China’s GDP Could Be World’s Largest by 2030, Credit Growth Still Too Fast: IMF


The latest annual assessment of China’s economy by the International Monetary Fund (IMF) sees growth remaining robust across the near-to-medium-term, while cautioning that credit expansion is still too rapid.

The IMF’s 2018 Article IV Consultation for China highlights the country’s shift from high-speed growth towards high-quality growth, and the need to further drive the reform agenda amidst current strong growth in order to “fix the roof while the sun is shining.”

According to the report China could overtake the US to become the world’s largest economy by 2030 with annual GDP of around USD$25 trillion, even in the event of a marked slowdown in growth.

“The country now accounts for one-third of global growth,” said the IMF in a press release. “Over 800 million people have been lifted out of poverty and the country has achieved upper middle-income status.

“China’s per capita GDP continues to converge to that of the United States, albeit at a more moderate pace in the last few years.”

The report nonetheless points out that China still needs to rebalance its economy, expand the role of the market, drive further economic opening, updates its policy framework, as well as curb credit expansion, which remains too rapid in spite of a marked easing of growth.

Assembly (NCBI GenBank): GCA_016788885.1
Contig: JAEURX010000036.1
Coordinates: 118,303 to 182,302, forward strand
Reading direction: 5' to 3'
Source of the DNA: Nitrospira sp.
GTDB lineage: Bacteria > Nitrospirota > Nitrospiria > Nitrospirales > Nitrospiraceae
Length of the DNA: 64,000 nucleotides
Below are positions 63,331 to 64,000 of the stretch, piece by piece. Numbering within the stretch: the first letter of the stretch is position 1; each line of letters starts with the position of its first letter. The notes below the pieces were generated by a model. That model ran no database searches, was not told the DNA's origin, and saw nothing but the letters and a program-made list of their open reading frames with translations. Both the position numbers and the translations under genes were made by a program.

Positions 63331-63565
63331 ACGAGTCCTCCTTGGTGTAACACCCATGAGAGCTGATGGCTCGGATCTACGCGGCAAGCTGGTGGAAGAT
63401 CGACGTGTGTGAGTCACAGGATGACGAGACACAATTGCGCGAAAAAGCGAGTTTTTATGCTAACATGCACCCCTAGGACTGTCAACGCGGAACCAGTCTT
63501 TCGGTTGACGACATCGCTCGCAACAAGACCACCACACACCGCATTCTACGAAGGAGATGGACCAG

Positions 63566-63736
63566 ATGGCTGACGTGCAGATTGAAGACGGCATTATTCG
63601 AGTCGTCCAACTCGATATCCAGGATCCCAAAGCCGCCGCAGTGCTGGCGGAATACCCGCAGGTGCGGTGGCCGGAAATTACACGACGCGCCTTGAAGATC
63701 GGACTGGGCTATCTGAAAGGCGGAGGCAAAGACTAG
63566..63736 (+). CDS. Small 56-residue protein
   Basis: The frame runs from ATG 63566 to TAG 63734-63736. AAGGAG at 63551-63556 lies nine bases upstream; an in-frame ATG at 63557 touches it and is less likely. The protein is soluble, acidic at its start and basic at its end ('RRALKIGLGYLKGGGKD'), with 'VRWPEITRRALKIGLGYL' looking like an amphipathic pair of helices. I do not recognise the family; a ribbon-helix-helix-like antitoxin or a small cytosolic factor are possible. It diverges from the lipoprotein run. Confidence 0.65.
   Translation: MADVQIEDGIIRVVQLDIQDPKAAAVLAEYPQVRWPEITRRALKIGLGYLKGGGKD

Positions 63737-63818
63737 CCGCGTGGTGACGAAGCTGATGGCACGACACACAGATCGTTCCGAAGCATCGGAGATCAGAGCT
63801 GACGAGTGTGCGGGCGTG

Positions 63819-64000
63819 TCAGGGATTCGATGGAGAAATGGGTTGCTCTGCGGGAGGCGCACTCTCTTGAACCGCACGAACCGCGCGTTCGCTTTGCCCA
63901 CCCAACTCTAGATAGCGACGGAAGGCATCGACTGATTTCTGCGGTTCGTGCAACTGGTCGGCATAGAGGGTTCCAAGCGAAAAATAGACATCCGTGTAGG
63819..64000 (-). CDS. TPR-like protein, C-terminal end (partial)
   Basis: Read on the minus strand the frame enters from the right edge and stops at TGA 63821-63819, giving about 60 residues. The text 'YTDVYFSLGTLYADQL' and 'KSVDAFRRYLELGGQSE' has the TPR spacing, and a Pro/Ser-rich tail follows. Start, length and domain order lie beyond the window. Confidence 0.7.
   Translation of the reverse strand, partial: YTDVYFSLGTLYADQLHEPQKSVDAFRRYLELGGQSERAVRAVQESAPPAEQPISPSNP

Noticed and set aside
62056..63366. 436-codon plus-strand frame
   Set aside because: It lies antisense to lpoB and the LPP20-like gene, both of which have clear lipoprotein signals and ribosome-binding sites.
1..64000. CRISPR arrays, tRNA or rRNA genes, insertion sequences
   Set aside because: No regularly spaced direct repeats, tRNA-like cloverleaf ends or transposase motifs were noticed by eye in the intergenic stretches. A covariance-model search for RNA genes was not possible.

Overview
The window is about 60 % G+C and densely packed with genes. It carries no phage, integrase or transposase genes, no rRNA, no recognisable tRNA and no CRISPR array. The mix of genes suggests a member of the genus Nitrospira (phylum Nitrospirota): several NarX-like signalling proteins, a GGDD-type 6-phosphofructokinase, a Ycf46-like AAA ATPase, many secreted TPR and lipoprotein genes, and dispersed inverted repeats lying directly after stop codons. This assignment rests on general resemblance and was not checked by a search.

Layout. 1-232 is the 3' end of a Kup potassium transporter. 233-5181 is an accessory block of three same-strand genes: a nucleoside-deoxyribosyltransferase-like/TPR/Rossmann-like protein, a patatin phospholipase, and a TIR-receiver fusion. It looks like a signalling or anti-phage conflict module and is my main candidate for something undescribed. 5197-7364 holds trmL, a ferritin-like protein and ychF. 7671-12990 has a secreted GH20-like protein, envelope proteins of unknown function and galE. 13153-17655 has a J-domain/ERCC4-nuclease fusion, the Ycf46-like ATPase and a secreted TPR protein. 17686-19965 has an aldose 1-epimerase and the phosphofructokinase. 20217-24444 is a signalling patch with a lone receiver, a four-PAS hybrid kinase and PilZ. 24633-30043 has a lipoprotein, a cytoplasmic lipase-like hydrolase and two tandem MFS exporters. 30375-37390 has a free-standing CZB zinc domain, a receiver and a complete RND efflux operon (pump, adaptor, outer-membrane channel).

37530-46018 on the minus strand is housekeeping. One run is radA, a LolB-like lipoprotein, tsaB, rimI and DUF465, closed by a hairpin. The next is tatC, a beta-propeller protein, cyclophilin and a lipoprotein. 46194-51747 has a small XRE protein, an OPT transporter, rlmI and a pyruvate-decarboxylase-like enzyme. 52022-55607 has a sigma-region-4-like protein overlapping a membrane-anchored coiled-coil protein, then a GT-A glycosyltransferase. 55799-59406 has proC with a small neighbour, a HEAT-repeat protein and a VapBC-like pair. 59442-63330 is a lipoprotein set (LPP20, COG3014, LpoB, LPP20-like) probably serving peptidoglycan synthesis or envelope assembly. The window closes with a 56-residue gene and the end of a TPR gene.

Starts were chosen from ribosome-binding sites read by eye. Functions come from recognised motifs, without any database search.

“Despite the sharp rebound in nominal GDP and industrial profits, total non-financial sector debt still rose significantly faster than nominal GDP growth in 2017.

“While the corporate debt to GDP ratio has stabilised, government and especially household debt is rising, driven by continued strong off-budget investment spending and a rapid increase in mortgage and consumer loans.

“It may take determined actions over an extended period of time to address underlying vulnerabilities.”

The IMF also called for accelerated rebalancing via increases in health, education and social transfers, to be funded by taxes on income, property and carbon emissions.

According to the IMF this increase in social spending would serve to boost consumption, as well as ameliorate income quality and combat pollution.